Officials end search for missing helicopter crew in Hawaii

A massive ocean search for five soldiers who disappeared after a nighttime helicopter crash last week ended August 21 after no signs of life were spotted among the debris.

Crews from the Army, Coast Guard, Navy, and local agencies in Hawaii searched around the clock as strong currents moved the wreckage into a deep-water search area that spanned 72,000 nautical miles (115,873 kilometers).

“Our five soldiers who represent the best and the brightest of America have not been found,” said Maj. Gen. Christopher Cavoli, commander of the 25th Infantry Division.

The Army identified the missing soldiers as 1st Lt. Kathryn M. Bailey, 26, of Hope Mills, North Carolina; Chief Warrant Officer 3 Brian M. Woeber, 41, of Decatur, Alabama; Chief Warrant Officer 2 Stephen T. Cantrell, 32, of Wichita Falls, Texas; Staff Sgt.Abigail R. Milam, 33, of Jenkins, Kentucky; and Sgt. Michael L. Nelson, 30, of Antioch, Tennessee.

An aircrewman aboard a Coast Guard MH-65 Dolphin helicopter from Air Station Barbers Point scans the waters off Oahu Aug. 18, 2017, for any sign of five missing aviators from an Army UH-60 Black Hawk helicopter. USCG photo by Air Station Barbers Point.

An aircrewman aboard a Coast Guard MH-65 Dolphin helicopter from Air Station Barbers Point scans the waters off Oahu Aug. 18, 2017, for any sign of five missing aviators from an Army UH-60 Black Hawk helicopter. USCG photo by Air Station Barbers Point.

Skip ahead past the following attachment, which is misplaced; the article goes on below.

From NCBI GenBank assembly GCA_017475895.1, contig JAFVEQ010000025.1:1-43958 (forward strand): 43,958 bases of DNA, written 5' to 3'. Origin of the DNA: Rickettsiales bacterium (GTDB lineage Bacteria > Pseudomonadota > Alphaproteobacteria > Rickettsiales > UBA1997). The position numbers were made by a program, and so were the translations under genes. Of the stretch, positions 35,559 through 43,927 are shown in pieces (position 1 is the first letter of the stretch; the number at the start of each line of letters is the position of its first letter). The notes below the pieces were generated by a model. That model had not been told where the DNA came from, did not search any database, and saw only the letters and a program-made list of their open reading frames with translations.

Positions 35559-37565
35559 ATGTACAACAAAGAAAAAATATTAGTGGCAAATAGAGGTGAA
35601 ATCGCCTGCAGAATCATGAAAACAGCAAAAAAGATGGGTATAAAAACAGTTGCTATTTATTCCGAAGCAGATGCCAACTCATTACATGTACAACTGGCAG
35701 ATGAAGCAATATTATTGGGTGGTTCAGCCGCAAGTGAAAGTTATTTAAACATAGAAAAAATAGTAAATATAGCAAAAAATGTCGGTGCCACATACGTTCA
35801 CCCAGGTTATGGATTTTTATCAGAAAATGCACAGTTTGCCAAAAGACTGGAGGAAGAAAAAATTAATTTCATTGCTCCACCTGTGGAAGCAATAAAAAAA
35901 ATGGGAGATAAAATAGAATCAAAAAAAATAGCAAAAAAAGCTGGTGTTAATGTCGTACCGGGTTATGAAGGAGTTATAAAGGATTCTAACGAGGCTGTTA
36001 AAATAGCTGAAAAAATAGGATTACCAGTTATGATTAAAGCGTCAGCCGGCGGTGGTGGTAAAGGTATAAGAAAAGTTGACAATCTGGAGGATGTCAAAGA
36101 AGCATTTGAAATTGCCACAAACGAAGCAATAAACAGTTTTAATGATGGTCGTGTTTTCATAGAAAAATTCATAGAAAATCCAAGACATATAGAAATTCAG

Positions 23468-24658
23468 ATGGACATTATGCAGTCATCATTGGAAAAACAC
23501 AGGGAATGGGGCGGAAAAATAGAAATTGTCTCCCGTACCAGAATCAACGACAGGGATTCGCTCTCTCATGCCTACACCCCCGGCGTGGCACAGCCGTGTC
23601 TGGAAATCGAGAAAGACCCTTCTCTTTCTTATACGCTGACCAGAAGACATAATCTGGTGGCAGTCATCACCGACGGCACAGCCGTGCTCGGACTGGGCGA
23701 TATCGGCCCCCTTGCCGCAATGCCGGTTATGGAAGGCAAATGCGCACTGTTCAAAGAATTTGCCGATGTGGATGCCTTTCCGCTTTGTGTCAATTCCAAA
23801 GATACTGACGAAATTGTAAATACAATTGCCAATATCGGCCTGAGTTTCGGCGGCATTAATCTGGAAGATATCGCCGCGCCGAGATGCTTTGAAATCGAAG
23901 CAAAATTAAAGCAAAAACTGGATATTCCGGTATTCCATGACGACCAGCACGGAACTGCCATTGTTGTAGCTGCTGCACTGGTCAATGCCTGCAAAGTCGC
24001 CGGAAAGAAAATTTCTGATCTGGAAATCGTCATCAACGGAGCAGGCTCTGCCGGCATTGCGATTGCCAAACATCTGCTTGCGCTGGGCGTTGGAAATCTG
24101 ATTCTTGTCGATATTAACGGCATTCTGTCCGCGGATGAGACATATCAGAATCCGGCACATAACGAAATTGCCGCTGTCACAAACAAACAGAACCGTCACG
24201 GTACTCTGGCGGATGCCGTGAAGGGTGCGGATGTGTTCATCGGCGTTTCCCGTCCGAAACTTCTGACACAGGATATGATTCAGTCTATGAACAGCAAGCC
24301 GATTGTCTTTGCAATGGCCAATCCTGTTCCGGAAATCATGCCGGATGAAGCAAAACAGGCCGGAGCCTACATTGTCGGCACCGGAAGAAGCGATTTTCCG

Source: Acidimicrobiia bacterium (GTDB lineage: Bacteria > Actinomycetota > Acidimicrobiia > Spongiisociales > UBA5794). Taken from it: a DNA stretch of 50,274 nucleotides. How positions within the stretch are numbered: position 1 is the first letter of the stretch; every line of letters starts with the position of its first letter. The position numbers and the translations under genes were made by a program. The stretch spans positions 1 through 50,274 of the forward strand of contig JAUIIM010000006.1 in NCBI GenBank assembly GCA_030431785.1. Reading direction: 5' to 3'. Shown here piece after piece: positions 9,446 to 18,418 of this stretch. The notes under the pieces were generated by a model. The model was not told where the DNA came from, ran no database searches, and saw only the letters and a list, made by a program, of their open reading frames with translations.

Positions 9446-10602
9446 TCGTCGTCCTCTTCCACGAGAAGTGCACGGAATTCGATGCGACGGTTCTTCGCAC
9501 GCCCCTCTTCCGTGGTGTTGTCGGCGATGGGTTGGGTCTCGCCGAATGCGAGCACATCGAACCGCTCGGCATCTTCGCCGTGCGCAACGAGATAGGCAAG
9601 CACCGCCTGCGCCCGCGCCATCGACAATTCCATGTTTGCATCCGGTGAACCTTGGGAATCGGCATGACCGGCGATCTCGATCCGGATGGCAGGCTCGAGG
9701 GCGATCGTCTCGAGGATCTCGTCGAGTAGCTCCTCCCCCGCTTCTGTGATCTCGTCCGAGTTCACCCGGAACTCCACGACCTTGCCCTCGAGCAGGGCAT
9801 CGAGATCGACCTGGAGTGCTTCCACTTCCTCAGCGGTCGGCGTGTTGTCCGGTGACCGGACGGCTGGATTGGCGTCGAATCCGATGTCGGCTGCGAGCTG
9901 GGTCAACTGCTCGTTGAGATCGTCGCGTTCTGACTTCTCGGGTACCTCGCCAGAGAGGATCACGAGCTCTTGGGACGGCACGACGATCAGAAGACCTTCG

Army and Coast Guard officials on August 21 notified the families of the missing soldiers that they were ending the search and rescue operation, Cavoli said.

“It is a very, very difficult decision, and it weighs heavily, particularly on the hearts of the Coast Guard,” said Rear Adm. Vincent B. Atkins, commander of the US Coast Guard’s 14th District.

“We used all of our training and professionalism in this very dynamic environment to mount the best response possible,” Atkins added.

There has been no determination yet of the crash’s cause, Cavoli said after the search was suspended.

Two Black Hawk helicopter crews were conducting training off the western tip of Oahu the night of August 15 when one aircrew lost contact with the crew whose helicopter went missing.

A 45-foot Response Boat-Medium boatcrew from Coast Guard Station Honolulu are shown conducting a search for five crewmembers aboard a downed Army UH-60 Black Hawk helicopter approximately two miles west of Ka’ena Point, Oahu. Photo from USCG.

A 45-foot Response Boat-Medium boatcrew from Coast Guard Station Honolulu are shown conducting a search for five crewmembers aboard a downed Army UH-60 Black Hawk helicopter approximately two miles west of Ka’ena Point, Oahu. Photo from USCG.

When the pilot on the lead helicopter realized the other aircraft was missing, he immediately turned his helicopter around and began to search, Cavoli said. But he later determined he didn’t have the equipment he needed to launch a professional search so he alerted the Coast Guard, Cavoli said.

A multi-agency team searched more than 72,000 nautical miles (115,873 kilometers) over the last week but saw no signs of life or of the crew that went missing. They found what appeared to be pieces of helicopter fuselage and a helmet in a debris field that expanded with strong currents to remote, deep areas of the ocean.

The Navy brought in remotely operated underwater vehicles and sonar to help in the search and get a better picture of the ocean floor, which drops quickly off the coast of Oahu and is over 1,000 feet (305 meters) deep in parts of the search area.

During the search, the Army and Coast Guard held joint briefings with family members every six hours to keep them informed, Cavoli said.